Re: [TLS] implementation of cookies in DTLS

Eric Rescorla <ekr@rtfm.com> Tue, 15 March 2011 11:51 UTC

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Date: Tue, 15 Mar 2011 04:52:45 -0700
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From: Eric Rescorla <ekr@rtfm.com>
To: Nikos Mavrogiannopoulos <nmav@gnutls.org>
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Subject: Re: [TLS] implementation of cookies in DTLS
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On Tue, Mar 15, 2011 at 4:37 AM, Nikos Mavrogiannopoulos
<nmav@gnutls.org> wrote:
> On Tue, Mar 15, 2011 at 12:18 PM, Eric Rescorla <ekr@rtfm.com> wrote:
>
>>> 2. Drop requirement: The server MUST use the same
>>>   version number in the HelloVerifyRequest that it would use when
>>>   sending a ServerHello.  Upon receipt of the ServerHello, the client
>>>   MUST verify that the server version values match.
>>> This will create incompatibilities when more than 1 DTLS protocols are
>>> implemented
>>> in a single client or server. It is not really possible for a server
>>> to do an emulation of
>>> the decisions it would do as if a state existed. What are the reasons for this
>>> requirement?
>> I don't understand why this is an issue: the server can remember what the
>> client offered (indeed, he must remember a whole pile of other stuff in order
>> to verify that it hasn't changed) by stuffing a digest into the cookie.
>
> My issue is not about server remembering stuff, but the fact that at this point
> the server has minimum information  and has to do actual negotiation of the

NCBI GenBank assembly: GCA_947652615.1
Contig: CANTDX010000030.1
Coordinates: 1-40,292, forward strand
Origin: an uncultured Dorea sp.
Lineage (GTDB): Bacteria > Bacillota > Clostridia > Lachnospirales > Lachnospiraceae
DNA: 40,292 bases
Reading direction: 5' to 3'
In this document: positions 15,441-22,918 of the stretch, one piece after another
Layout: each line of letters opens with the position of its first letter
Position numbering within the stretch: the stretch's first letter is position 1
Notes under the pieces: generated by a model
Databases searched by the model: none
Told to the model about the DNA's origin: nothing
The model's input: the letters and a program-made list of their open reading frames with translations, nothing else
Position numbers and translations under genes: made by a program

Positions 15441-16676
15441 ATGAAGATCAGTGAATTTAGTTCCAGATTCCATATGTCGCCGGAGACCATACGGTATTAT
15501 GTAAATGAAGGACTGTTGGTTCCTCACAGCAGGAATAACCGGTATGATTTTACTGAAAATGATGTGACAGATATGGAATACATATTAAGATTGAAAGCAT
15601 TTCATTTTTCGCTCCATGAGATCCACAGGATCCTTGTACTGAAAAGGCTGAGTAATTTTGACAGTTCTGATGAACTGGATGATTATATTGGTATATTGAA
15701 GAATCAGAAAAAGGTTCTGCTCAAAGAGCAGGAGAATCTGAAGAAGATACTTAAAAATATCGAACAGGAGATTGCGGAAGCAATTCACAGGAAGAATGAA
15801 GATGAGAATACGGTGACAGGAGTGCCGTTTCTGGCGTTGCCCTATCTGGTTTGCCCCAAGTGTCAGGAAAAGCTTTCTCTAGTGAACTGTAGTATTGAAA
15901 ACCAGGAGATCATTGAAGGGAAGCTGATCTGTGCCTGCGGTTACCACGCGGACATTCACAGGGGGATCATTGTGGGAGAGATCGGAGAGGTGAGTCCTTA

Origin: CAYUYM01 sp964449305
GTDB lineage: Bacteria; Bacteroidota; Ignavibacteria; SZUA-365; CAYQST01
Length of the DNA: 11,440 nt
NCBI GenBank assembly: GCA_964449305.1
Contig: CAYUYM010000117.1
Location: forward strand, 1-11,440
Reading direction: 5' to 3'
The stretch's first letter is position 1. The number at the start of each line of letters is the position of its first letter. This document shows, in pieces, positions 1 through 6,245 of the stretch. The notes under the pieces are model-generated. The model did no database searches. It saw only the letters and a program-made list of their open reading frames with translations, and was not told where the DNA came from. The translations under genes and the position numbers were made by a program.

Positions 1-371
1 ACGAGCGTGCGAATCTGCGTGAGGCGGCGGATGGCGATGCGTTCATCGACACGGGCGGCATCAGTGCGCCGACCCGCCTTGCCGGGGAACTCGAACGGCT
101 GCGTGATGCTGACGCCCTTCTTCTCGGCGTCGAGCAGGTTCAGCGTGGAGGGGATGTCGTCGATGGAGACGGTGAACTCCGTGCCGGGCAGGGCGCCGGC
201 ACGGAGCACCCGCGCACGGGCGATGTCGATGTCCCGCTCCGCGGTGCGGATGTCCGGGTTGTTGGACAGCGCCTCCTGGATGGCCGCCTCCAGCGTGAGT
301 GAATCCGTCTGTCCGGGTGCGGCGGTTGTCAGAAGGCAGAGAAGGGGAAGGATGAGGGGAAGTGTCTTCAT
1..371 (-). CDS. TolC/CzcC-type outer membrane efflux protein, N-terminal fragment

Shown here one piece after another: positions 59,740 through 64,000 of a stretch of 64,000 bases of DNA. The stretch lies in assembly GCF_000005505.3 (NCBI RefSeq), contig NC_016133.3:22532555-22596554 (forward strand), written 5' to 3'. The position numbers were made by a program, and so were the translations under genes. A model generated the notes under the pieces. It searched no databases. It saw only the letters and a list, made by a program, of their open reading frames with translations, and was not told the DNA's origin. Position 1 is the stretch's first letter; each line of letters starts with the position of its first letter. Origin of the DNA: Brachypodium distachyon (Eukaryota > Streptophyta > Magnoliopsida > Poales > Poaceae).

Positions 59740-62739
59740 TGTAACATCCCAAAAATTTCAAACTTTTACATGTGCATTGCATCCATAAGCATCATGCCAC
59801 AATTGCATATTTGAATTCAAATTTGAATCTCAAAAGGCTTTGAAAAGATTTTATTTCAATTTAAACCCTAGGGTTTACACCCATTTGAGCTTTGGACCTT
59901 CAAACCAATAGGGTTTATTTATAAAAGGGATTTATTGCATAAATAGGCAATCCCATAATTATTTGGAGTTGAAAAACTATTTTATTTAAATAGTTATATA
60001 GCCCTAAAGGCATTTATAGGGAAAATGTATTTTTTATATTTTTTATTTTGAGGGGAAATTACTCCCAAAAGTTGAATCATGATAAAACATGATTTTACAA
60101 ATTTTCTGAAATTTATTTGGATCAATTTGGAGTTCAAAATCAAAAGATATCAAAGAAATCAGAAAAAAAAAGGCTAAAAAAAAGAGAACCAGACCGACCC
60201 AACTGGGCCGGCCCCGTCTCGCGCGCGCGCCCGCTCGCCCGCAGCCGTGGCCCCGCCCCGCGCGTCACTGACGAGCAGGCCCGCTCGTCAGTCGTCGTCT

> protocol version.
>
> Depending on the implementation chosing the version to negotiate might not
> be simple. I.e. the application might have configured that DTLS 1.0 and DTLS
> 1.2 are allowed, but say for example only ciphersuite 0xfb, 0xbf is enabled for
> this client, that has the constraint that it can be used with DTLS 1.0
> (probably
> this is not an issue now in DTLS but this scenario is common in TLS).
> Thus the server cannot readily negotiate the highest DTLS 1.2, but has to also
> check ciphersuites for conflicts, meaning that this pre-handshake cannot really
> be kept as minimal as possible.
>
> I think the pre-handshake should be as dumb as possible to serve its
> role as DoS
> protection and no more. In typical cases it is expected to be implemented as
> something external to the handshake process, thus would be nice to require
> as less information and information interpreting as possible.

Ah, I see your point. I'll have to think a bit about what I think the
best approach is
here.

-Ekr